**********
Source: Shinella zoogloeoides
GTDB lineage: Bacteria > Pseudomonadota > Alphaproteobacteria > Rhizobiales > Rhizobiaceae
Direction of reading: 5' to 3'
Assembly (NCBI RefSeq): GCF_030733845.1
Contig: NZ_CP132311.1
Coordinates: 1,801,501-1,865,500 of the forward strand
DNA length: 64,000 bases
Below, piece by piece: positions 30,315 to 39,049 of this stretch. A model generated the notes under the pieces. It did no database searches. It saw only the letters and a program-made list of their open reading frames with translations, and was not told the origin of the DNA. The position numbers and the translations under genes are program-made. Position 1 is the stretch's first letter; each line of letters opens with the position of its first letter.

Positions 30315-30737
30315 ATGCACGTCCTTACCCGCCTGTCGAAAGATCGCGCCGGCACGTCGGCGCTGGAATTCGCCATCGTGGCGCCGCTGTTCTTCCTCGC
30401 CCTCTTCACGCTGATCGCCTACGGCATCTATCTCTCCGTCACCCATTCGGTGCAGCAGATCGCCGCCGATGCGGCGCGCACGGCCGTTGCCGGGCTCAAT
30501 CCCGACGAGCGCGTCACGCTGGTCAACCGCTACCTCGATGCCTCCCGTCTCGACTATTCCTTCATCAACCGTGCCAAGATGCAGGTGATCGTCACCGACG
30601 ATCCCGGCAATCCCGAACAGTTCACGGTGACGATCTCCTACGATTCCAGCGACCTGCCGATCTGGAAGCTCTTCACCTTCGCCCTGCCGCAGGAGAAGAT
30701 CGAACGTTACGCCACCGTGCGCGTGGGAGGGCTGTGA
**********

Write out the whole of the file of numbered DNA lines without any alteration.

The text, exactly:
Source: Shinella zoogloeoides
GTDB lineage: Bacteria > Pseudomonadota > Alphaproteobacteria > Rhizobiales > Rhizobiaceae
Direction of reading: 5' to 3'
Assembly (NCBI RefSeq): GCF_030733845.1
Contig: NZ_CP132311.1
Coordinates: 1,801,501-1,865,500 of the forward strand
DNA length: 64,000 bases
Below, piece by piece: positions 30,315 to 39,049 of this stretch. A model generated the notes under the pieces. It did no database searches. It saw only the letters and a program-made list of their open reading frames with translations, and was not told the origin of the DNA. The position numbers and the translations under genes are program-made. Position 1 is the stretch's first letter; each line of letters opens with the position of its first letter.

Positions 30315-30737
30315 ATGCACGTCCTTACCCGCCTGTCGAAAGATCGCGCCGGCACGTCGGCGCTGGAATTCGCCATCGTGGCGCCGCTGTTCTTCCTCGC
30401 CCTCTTCACGCTGATCGCCTACGGCATCTATCTCTCCGTCACCCATTCGGTGCAGCAGATCGCCGCCGATGCGGCGCGCACGGCCGTTGCCGGGCTCAAT
30501 CCCGACGAGCGCGTCACGCTGGTCAACCGCTACCTCGATGCCTCCCGTCTCGACTATTCCTTCATCAACCGTGCCAAGATGCAGGTGATCGTCACCGACG
30601 ATCCCGGCAATCCCGAACAGTTCACGGTGACGATCTCCTACGATTCCAGCGACCTGCCGATCTGGAAGCTCTTCACCTTCGCCCTGCCGCAGGAGAAGAT
30701 CGAACGTTACGCCACCGTGCGCGTGGGAGGGCTGTGA